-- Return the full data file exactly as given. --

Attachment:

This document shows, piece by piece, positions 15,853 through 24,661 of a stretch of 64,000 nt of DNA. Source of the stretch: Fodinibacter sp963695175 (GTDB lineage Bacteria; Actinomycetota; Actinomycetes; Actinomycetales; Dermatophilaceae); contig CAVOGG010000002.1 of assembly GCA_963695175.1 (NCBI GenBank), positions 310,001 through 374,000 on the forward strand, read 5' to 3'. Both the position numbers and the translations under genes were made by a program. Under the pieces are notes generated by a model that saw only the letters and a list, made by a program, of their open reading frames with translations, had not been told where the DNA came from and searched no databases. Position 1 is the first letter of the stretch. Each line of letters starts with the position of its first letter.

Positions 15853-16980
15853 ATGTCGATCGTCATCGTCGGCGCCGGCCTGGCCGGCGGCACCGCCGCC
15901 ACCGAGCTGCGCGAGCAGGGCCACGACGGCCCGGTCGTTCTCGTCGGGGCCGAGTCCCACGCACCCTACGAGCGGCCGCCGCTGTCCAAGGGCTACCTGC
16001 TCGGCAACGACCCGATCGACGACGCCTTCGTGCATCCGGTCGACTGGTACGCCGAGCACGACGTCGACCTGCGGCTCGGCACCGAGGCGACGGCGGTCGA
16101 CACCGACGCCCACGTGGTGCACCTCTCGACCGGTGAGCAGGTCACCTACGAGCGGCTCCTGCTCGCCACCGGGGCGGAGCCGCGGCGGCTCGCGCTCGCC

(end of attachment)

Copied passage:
This document shows, piece by piece, positions 15,853 through 24,661 of a stretch of 64,000 nt of DNA. Source of the stretch: Fodinibacter sp963695175 (GTDB lineage Bacteria; Actinomycetota; Actinomycetes; Actinomycetales; Dermatophilaceae); contig CAVOGG010000002.1 of assembly GCA_963695175.1 (NCBI GenBank), positions 310,001 through 374,000 on the forward strand, read 5' to 3'. Both the position numbers and the translations under genes were made by a program. Under the pieces are notes generated by a model that saw only the letters and a list, made by a program, of their open reading frames with translations, had not been told where the DNA came from and searched no databases. Position 1 is the first letter of the stretch. Each line of letters starts with the position of its first letter.

Positions 15853-16980
15853 ATGTCGATCGTCATCGTCGGCGCCGGCCTGGCCGGCGGCACCGCCGCC
15901 ACCGAGCTGCGCGAGCAGGGCCACGACGGCCCGGTCGTTCTCGTCGGGGCCGAGTCCCACGCACCCTACGAGCGGCCGCCGCTGTCCAAGGGCTACCTGC
16001 TCGGCAACGACCCGATCGACGACGCCTTCGTGCATCCGGTCGACTGGTACGCCGAGCACGACGTCGACCTGCGGCTCGGCACCGAGGCGACGGCGGTCGA
16101 CACCGACGCCCACGTGGTGCACCTCTCGACCGGTGAGCAGGTCACCTACGAGCGGCTCCTGCTCGCCACCGGGGCGGAGCCGCGGCGGCTCGCGCTCGCC